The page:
It is a given that most people do not use child-safety seats while driving with their kids in the GCC. It has mostly to do with the cultural mindset that will be hard to overcome in the short term, although the cost of child seats can also be a deterrent. When I was a kid growing up in Dubai, I rode in the back seat of my budget-minded father’s craptastic 1988 Honda Civic, with a broken rear-door latch that used to fling the door open on occasion at highway speeds. In the front seat, my mother refused to belt up until it became law. The funny part is, I used to buckle up in the back seat anyway, even if with 1980s lap belts, because it seemed ‘fun.’ And let’s not talk about my vacations in Bangladesh, of the day-long journeys my mother made me endure in my uncle’s rusting 1980 Toyota Starlet, sharing the front passenger seat with another kid, sometimes on an adult’s lap, all with no seat-belts. People in Asia and the Middle East have hardly changed since those days. Now there are these fancy child-safety seats to worry about. Did you know that there are four types of safety seats for various ages? And that it might become law soon to use them?
The Health Authority of Abu Dhabi (HAAD) as well as the Road and Transport Authority of Dubai (RTA) have launched a road safety initiative in a bid to raise awareness of the importance of, among other issues, child-safety seats. We learned some interesting facts at the press conference.
According to a study conducted by the UAE University in 2008, 98% of children travelling in a car were not restrained and 23% of children travelled in the front seat, which is actually illegal in the UAE for children below the age of 10. In the same study, on average only 29% of drivers wore seat belts, probably because there are many morons who still think it is “uncool” to wear one.
According to HAAD, 454 people, including 44 children, died of road traffic injuries in Abu Dhabi in 2009. Abu Dhabi apparently has one of the world’s highest rates of road death, at an incidence of 20.2 deaths per 100,000 population in 2009. The RTA says Dubai’s rate lingers at around 14 deaths per 100,000, probably due to stricter traffic enforcement.
According to a survey of specifcally BMW customers, over 70% of drivers travel with their children or their families in the GCC. However, 37% admitted that they did not use seat-belts all the time in the front, while 86% do not use them all the time in the back seat. As anyone will tell you, buckling up in the back seat is the quickest way to taunts and insults from retarded friends, but I do it sometimes anyway when I don’t trust the overconfident driver, especially at media driving events.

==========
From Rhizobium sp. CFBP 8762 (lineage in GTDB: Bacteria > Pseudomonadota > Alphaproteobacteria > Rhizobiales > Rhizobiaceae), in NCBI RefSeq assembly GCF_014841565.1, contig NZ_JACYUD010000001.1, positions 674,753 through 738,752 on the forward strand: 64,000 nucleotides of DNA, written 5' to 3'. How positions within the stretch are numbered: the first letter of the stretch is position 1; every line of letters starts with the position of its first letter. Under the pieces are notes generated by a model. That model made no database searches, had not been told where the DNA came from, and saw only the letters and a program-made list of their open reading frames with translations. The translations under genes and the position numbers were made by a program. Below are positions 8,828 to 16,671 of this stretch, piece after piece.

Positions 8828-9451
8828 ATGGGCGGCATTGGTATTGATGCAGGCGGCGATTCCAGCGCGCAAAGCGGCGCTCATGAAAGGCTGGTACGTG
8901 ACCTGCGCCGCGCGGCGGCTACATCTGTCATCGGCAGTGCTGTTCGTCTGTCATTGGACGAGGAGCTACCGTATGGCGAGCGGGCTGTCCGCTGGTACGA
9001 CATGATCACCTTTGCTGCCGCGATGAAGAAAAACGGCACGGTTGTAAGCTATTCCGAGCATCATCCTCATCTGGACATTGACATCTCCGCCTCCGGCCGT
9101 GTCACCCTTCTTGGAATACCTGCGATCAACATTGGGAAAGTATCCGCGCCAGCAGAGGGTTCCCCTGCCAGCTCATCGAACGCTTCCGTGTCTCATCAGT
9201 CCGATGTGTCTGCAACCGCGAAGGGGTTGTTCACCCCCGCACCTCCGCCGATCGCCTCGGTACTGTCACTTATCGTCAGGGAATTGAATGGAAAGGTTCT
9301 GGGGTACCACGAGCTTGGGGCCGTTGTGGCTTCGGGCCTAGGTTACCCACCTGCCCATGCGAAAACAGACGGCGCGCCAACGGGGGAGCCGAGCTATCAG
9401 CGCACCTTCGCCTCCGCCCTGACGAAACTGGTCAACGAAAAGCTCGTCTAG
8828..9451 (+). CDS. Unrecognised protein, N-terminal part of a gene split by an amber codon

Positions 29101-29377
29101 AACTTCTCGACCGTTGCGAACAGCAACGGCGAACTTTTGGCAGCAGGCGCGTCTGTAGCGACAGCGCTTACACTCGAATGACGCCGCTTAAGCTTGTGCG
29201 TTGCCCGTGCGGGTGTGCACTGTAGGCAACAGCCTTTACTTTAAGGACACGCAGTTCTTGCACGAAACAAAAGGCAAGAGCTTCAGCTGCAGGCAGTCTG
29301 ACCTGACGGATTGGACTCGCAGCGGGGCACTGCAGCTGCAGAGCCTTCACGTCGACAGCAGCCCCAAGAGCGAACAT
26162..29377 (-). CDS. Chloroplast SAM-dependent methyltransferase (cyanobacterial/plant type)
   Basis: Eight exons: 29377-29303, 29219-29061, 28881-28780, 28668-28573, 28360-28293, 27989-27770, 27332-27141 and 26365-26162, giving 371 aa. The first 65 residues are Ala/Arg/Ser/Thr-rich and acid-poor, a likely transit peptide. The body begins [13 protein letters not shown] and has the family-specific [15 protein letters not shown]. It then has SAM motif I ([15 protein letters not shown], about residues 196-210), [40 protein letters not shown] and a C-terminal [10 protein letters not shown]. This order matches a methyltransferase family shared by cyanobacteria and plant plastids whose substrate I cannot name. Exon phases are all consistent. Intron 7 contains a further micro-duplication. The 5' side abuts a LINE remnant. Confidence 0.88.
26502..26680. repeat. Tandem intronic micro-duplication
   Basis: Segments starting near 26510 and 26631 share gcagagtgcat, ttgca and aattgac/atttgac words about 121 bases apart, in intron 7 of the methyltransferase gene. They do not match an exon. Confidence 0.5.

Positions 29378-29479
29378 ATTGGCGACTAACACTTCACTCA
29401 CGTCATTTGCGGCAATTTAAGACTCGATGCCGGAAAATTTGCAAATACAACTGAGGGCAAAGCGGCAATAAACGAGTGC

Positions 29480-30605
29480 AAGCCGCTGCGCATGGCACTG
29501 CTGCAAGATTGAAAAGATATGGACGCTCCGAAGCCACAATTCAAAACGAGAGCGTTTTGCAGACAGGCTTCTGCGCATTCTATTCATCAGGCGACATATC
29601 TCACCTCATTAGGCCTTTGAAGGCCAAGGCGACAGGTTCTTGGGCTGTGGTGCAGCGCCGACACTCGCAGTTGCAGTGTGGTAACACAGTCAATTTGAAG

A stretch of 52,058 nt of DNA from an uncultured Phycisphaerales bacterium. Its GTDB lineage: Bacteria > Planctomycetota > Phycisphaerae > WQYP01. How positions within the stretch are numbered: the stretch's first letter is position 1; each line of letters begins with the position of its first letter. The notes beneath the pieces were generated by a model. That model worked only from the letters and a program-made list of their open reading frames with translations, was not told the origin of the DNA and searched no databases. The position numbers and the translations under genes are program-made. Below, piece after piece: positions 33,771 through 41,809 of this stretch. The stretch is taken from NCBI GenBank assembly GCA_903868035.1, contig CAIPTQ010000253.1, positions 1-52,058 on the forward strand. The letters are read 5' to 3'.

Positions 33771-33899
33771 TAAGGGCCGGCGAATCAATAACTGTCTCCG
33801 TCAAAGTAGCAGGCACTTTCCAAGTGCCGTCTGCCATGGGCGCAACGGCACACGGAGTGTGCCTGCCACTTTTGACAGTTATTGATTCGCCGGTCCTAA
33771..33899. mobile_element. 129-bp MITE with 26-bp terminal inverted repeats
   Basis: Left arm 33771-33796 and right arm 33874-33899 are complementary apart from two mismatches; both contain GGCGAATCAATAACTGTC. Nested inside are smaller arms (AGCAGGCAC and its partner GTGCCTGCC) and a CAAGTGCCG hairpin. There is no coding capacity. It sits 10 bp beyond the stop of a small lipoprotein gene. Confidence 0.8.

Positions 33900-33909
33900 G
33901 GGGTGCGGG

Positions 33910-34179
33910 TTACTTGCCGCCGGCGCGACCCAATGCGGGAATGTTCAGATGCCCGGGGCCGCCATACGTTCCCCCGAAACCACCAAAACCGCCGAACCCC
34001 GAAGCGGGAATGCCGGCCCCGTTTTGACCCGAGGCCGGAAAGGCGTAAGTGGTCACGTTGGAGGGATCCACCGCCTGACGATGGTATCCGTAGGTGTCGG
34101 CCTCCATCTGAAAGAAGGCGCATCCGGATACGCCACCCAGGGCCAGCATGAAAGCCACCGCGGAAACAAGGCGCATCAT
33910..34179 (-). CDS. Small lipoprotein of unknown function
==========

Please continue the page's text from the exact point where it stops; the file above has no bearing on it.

The BMW survey also reveals that 37% confessed their children didn’t use seat-belts at all, let alone safety seats. In fact, most admitted to holding their children in their arms as a passenger, which is always a nice display of the “natural selection” theory on local roads.
The variations of child-safety seats available are designed to protect kids’ soft bones and small bodies at different ages. Here are the different options:
Rear-facing Infant Car Seat – Designed for infants under the age of 1 year, they provide the best protection until the infant is both one year of age and weighs at least 13 kg.
Child Safety Seat – Targeting toddlers aged 1-4 years, they secure your child and spread the crash forces over a wide area. This seat should last until either the child’s weight exceeds 18 kg or it grows too tall for the seat.
Booster Seat – Made for small children aged 4-6 years, it works by raising the child to the correct height for the car’s adult seat-belt to work properly. It has a seat back that can provide additional protection in the event of a side impact. The booster seat should be used until the child is approximately 145 cm tall.
Booster Cushion – The final option before your child transitions to the regular three-point seat-belt, and is designed for children aged 6-11 years that weigh from 22 to 36 kg. Some manufacturers are now producing backs that cover the full 15 to 36 kg range.
Some parents give excuses that their kids forcefully refuse to belt up. Well, stop being such a phussy and smack them upside the head when no one’s watching. They’ll probably dump you in a nursing home when you’re old anyway.
There is talk that child-safety seats will become law in the UAE soon. If you have kids, this should be a safe starting guide when you go shopping for seats.